Is the slang used by some African Americans, including some drug dealers, a foreign language? The Smoking Gun reports the DEA is seeking to hire ebonics linguists to assist in their drug investigations, particularly on wiretaps. They even have the contract.
A maximum of nine Ebonics experts will work with the Drug Enforcement Administration’s Atlanta field division, where the linguists, after obtaining a “DEA Sensitive” security clearance, will help investigators decipher the results of “telephonic monitoring of court ordered nonconsensual intercepts, consensual listening devices, and other media”
The DEA’s need for full-time linguists specializing in Ebonics is detailed in bid documents related to the agency’s mid-May issuance of a request for proposal (RFP) covering the provision of as many as 2100 linguists for the drug agency’s various field offices. Answers to the proposal were due from contractors on July 29.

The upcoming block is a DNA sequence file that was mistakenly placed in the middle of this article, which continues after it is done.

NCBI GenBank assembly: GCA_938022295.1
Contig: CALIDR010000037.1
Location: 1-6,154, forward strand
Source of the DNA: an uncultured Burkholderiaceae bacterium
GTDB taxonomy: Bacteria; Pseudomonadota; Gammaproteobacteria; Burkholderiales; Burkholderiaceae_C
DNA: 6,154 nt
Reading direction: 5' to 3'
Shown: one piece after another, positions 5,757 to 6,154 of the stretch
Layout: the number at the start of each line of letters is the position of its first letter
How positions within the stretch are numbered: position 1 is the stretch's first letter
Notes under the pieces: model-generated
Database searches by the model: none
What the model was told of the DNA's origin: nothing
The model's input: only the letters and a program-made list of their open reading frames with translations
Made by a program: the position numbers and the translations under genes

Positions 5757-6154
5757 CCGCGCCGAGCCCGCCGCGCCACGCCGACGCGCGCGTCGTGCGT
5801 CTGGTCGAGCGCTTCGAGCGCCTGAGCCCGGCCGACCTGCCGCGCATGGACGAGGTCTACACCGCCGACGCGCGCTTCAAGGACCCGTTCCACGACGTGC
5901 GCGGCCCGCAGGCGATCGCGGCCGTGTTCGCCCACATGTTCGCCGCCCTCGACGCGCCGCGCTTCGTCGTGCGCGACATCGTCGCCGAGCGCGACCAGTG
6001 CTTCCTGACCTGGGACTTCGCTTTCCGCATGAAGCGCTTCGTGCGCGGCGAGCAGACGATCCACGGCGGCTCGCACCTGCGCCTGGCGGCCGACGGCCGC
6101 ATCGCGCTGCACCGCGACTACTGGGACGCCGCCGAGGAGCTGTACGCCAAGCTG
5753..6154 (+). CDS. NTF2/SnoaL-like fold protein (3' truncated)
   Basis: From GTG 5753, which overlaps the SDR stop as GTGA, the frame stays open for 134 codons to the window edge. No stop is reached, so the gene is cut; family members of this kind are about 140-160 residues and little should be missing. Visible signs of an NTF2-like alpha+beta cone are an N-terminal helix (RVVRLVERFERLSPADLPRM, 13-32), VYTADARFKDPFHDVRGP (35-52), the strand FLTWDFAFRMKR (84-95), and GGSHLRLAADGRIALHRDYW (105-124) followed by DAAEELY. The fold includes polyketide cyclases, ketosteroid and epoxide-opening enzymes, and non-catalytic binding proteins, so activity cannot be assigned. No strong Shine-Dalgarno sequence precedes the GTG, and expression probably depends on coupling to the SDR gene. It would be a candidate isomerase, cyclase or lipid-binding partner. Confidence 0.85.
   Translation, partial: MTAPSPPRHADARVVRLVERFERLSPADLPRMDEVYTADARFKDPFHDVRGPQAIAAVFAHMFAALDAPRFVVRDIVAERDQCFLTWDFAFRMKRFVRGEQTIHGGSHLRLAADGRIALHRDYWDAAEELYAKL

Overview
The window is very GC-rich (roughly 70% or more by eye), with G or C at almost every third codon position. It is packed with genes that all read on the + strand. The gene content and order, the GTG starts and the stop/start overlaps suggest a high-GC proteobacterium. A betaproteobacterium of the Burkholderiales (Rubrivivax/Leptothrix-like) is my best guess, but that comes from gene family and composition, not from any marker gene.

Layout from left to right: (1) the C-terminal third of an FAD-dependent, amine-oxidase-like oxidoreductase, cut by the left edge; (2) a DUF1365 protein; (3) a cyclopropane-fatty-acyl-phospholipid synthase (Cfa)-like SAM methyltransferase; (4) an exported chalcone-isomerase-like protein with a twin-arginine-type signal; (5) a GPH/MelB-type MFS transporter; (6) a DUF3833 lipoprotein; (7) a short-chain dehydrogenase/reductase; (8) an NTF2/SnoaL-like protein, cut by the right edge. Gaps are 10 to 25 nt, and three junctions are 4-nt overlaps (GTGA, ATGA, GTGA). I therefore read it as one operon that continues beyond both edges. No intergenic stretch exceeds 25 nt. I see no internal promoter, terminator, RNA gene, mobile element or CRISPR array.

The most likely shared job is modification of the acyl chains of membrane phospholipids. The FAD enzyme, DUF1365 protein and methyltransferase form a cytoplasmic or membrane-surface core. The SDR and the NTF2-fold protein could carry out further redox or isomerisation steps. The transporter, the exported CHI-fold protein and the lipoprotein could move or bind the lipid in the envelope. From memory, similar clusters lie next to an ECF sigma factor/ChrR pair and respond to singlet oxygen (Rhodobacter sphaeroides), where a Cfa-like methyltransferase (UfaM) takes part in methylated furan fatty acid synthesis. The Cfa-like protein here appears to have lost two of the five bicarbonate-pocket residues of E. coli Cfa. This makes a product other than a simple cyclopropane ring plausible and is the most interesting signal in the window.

Case law involving Ebonics arises far more frequently in civil cases, particularly workplace harassment and discrimination cases. One court opinion says "Ebonics" is also known as "African American Vernacular English." (Webster's II New College Dict. (2001) p. 356, col. 1.)
In my experience, drug agents frequently misinterpret the conversations they hear on the wiretaps, and that includes Ebonics as well as official languages like Spanish or Hmong. I don't think their reliability or their methodology should pass muster under Daubert. But there's very little case law on it. [More...]
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